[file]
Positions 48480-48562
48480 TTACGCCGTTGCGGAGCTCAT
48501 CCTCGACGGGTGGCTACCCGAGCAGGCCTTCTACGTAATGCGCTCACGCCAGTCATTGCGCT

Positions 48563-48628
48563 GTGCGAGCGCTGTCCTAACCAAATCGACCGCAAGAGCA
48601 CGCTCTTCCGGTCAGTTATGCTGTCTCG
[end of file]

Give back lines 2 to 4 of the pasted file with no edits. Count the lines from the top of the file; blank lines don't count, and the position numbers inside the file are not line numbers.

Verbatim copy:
48480 TTACGCCGTTGCGGAGCTCAT
48501 CCTCGACGGGTGGCTACCCGAGCAGGCCTTCTACGTAATGCGCTCACGCCAGTCATTGCGCT

Positions 48563-48628